I am getting ready to leave Ocean City, NJ where Ed and Ellen Lafferty generously shared their annual beach vacation with me. Ellen is one of the Pious Ladies - she and I, with Debra Hosey and Diane Naylor, have been getting together regularly once a month for food, fun and fellowship since 1984. Ed and Ellen invited us all to OC this month, but I was the only one lucky enough to be able to accept their invitation.
I experienced an epiphany with Ed and Ellen, and it had nothing to do with the beach, which I love. It had to do with "communion". Below is an excerpt from The Gospel Lives in Me, Sr. Margaret Charles Kerry's blog for the Pauline Cooperators. Sr. Margaret Charles is our Fearless Leader, national director of the Cooperators.
As I was reading her blog this morning, it occurred to me that I had experienced communion with Ed and Ellen in a totally unexpected way this week. I don't quite know how to express it.
The three of us had never spent time together before. We had a beautiful beach house they'd rented with two master bedrooms set like mirror images of each other on either side of a central kitchen-living room-dining room area. So we had lots of privacy, but we had lots of together time. And somehow, some defenses of mine came down and I felt COMFORTABLE and WELCOMED as I rarely feel except with very close friends or family.
What did we do? Very little. An evening on the porch looking out at the Atlantic ocean, dining, imbibing wine and coffee, speaking of shoes and ships and sealing wax, and cabbages and kings
An afternoon on the boardwalk. Making chicken cacciatore for them. Watching Ellen make flounder and chicken for us. Beach fudge. Beach fries. Milkshake for Ellen. Knife with a perfect heft for Ed. Piccini's pasta for me.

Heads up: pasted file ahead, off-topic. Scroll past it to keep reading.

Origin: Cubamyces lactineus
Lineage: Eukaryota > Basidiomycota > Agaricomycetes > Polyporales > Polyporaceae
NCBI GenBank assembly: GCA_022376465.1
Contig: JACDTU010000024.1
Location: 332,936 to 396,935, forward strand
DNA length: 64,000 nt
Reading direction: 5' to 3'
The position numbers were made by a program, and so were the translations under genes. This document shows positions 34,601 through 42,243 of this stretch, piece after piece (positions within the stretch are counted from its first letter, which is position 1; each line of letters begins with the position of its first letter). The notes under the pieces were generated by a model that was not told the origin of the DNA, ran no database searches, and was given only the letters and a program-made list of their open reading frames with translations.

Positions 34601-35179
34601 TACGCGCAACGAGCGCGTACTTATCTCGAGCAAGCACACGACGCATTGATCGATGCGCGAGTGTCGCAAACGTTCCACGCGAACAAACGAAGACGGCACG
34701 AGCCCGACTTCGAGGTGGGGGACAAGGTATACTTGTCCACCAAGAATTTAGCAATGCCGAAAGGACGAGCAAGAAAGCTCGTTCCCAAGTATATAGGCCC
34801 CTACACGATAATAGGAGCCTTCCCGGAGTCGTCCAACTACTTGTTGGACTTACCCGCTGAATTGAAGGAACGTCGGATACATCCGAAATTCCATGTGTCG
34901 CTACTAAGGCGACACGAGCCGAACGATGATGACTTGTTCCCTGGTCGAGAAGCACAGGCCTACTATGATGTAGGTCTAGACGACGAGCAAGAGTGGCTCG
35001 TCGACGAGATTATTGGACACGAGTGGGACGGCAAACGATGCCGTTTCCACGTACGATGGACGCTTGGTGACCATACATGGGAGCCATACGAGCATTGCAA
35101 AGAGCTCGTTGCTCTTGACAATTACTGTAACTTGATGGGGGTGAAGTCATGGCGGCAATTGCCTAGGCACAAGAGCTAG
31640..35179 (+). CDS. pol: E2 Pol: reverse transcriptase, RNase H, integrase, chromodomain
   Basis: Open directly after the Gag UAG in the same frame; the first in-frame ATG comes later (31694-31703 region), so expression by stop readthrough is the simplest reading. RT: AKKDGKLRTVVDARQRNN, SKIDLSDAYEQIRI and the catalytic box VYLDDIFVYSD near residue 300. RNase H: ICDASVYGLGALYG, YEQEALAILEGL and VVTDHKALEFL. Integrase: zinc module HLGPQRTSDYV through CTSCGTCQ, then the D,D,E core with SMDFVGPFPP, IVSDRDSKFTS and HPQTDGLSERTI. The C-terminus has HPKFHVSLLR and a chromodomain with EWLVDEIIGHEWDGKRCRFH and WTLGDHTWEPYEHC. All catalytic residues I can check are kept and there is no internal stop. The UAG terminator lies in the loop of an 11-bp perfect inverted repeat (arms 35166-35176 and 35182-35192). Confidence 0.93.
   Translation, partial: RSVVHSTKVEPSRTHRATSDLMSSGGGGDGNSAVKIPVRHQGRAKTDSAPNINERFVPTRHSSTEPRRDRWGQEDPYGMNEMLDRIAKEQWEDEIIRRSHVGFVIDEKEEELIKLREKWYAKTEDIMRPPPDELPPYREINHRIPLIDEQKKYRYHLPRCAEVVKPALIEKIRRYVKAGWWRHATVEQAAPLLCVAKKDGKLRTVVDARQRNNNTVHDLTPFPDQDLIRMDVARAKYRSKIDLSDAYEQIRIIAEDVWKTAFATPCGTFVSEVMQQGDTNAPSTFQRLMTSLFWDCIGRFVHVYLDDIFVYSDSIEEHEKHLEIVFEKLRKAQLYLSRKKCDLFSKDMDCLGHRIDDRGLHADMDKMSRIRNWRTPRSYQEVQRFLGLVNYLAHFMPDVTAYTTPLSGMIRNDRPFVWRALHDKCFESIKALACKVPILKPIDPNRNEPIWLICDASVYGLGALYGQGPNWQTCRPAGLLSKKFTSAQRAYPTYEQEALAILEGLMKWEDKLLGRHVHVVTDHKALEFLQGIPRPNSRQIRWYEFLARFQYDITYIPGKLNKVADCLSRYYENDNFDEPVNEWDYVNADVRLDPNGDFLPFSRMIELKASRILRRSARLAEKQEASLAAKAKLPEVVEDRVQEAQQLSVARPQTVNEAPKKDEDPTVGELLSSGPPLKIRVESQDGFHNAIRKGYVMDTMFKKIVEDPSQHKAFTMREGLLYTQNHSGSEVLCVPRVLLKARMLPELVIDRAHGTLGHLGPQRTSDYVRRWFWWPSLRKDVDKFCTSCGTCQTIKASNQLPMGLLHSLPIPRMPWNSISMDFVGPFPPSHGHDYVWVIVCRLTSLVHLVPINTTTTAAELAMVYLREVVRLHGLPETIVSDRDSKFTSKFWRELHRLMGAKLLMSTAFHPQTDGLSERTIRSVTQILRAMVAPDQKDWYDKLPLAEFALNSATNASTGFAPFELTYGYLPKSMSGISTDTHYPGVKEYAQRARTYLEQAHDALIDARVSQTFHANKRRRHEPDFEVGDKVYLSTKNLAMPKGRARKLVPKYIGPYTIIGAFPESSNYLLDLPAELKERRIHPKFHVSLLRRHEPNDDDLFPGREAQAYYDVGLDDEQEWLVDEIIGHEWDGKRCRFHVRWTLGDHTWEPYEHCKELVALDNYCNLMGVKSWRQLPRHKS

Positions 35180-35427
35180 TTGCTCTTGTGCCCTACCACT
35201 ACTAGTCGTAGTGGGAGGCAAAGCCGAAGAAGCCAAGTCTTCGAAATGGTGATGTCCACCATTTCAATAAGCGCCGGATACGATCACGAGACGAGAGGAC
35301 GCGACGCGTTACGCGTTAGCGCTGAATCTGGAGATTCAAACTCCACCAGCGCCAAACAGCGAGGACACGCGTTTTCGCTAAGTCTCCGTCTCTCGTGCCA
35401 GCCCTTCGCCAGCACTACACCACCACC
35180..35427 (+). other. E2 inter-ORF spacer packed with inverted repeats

Bitching and moaning at the stupidity of the world. Merrily and confidently solving said problems of the world. Evening prayer on the porch, Atlantic ocean and New Jersey sky, Ellen's candle.
A week with a couple whose coupledom I know not at all, one half of whom was close friend and one half of whom was long-time acquaintance, turned into a revelatory experience of communion. And I don't know how. But I thank God, and I thank Ellen and Ed, for the serendipity of this week.
Cardinal Ratzinger wrote in Introduction to Christianity that “Christian faith is more than the option of a spiritual ground to the world,; its central formula is not ‘I believe in something,’ but ‘I believe in you.’ It is the encounter with the man Jesus, and in this encounter is experienced the meaning of the world as person.” Jesus, he continues, is God’s witness through whom the intangible has become tangible.
Each of us has to ask the question: “Are you really he?” as we experience the darkness and indifference of the world. This question is an assertion that we want to know and love him more and more so we can confess: “I believe in you, Jesus, as the meaning of the world and of my life.”
Fr. Crespi, S.S.P. writes: before carrying out mission it is necessary to promote a spirituality of communion. Then we answer the deep needs of the world knowing our brothers and sisters in the profundity of the mystical Body, in the mystery of the Trinity. The great program, Alberione says, is the one of the tabernacle: From here I will illuminate. We are light in the measure we live in communion with God. “I am the light of the world, you are the light of the world” Jn. 1:4. This is the mission entrusted to us. We are called to radiate God, to diffuse God’s light.